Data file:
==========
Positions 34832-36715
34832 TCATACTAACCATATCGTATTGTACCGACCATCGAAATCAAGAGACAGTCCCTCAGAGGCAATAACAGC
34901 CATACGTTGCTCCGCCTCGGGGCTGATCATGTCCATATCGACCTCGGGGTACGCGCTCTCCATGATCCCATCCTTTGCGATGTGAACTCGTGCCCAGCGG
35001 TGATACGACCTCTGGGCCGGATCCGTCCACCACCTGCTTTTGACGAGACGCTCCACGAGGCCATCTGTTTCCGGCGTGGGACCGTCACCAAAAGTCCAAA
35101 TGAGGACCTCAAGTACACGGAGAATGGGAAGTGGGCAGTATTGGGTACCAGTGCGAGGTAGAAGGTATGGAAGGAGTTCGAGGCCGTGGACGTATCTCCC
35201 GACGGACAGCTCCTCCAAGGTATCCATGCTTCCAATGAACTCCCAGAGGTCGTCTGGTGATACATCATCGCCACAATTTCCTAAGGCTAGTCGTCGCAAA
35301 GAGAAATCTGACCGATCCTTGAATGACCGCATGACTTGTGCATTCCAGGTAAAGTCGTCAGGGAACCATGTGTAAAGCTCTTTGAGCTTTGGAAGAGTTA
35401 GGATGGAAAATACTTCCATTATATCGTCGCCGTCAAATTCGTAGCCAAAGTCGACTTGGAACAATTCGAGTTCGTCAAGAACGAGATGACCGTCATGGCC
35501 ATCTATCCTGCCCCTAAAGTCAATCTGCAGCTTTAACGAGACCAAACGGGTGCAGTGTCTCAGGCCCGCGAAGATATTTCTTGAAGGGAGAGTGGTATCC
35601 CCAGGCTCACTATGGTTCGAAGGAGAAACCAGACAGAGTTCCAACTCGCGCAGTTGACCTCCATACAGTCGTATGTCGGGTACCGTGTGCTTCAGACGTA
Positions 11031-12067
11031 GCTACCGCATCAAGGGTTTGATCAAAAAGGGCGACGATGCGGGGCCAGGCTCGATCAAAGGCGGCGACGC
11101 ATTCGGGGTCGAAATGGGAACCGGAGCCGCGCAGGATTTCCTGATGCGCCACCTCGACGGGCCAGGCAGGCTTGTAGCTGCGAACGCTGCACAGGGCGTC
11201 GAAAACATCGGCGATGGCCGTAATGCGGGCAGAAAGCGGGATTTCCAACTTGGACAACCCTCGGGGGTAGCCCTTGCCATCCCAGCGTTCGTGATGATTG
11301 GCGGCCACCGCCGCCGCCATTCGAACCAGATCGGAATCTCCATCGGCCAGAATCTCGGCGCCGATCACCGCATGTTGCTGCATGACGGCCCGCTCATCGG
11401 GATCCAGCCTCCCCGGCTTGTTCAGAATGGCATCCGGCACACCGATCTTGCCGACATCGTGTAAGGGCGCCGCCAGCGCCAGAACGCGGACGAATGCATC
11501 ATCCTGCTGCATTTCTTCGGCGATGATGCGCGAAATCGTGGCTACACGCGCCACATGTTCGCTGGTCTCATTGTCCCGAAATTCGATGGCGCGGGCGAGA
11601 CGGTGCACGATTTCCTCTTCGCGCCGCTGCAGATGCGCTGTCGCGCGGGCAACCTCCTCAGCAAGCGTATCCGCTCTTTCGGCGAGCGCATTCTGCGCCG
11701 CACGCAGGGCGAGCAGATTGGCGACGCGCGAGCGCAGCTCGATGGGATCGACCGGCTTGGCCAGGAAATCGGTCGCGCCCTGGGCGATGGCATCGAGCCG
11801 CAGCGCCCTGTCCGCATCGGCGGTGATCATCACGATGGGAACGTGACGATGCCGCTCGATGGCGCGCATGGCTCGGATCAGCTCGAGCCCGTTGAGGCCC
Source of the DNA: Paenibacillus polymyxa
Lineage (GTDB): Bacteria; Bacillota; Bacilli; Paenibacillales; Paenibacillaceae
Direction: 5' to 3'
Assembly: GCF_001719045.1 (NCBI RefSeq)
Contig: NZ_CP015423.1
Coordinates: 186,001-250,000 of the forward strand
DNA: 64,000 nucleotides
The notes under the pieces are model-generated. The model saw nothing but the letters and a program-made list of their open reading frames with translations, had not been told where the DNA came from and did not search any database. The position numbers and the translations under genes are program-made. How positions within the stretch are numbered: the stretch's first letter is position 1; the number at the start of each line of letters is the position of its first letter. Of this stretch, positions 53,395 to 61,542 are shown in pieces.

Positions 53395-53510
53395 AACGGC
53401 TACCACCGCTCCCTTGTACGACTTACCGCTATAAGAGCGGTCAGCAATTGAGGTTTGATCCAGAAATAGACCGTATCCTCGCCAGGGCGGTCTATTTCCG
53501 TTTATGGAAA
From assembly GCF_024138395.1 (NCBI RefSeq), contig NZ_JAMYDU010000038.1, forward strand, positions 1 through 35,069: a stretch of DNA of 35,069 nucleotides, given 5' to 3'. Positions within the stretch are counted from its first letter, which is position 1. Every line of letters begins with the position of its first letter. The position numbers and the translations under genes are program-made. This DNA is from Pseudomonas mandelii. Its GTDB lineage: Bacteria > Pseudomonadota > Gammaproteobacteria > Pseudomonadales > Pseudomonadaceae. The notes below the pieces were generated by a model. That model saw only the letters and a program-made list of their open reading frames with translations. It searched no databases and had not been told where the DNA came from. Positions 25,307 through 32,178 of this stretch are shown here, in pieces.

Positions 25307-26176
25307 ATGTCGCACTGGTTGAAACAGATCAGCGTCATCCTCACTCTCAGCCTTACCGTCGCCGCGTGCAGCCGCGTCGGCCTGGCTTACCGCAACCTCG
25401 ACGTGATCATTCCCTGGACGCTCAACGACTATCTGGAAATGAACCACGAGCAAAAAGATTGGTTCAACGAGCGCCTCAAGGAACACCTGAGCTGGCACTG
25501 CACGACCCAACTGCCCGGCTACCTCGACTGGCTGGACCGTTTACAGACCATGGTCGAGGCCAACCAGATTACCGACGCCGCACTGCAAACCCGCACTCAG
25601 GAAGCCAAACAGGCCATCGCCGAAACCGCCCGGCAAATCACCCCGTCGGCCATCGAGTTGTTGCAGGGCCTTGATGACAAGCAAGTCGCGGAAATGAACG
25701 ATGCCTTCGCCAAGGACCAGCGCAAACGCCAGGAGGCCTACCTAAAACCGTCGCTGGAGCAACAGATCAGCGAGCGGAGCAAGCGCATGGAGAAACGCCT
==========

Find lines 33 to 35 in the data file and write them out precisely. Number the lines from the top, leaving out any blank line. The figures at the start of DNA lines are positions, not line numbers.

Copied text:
From assembly GCF_024138395.1 (NCBI RefSeq), contig NZ_JAMYDU010000038.1, forward strand, positions 1 through 35,069: a stretch of DNA of 35,069 nucleotides, given 5' to 3'. Positions within the stretch are counted from its first letter, which is position 1. Every line of letters begins with the position of its first letter. The position numbers and the translations under genes are program-made. This DNA is from Pseudomonas mandelii. Its GTDB lineage: Bacteria > Pseudomonadota > Gammaproteobacteria > Pseudomonadales > Pseudomonadaceae. The notes below the pieces were generated by a model. That model saw only the letters and a program-made list of their open reading frames with translations. It searched no databases and had not been told where the DNA came from. Positions 25,307 through 32,178 of this stretch are shown here, in pieces.

Positions 25307-26176
25307 ATGTCGCACTGGTTGAAACAGATCAGCGTCATCCTCACTCTCAGCCTTACCGTCGCCGCGTGCAGCCGCGTCGGCCTGGCTTACCGCAACCTCG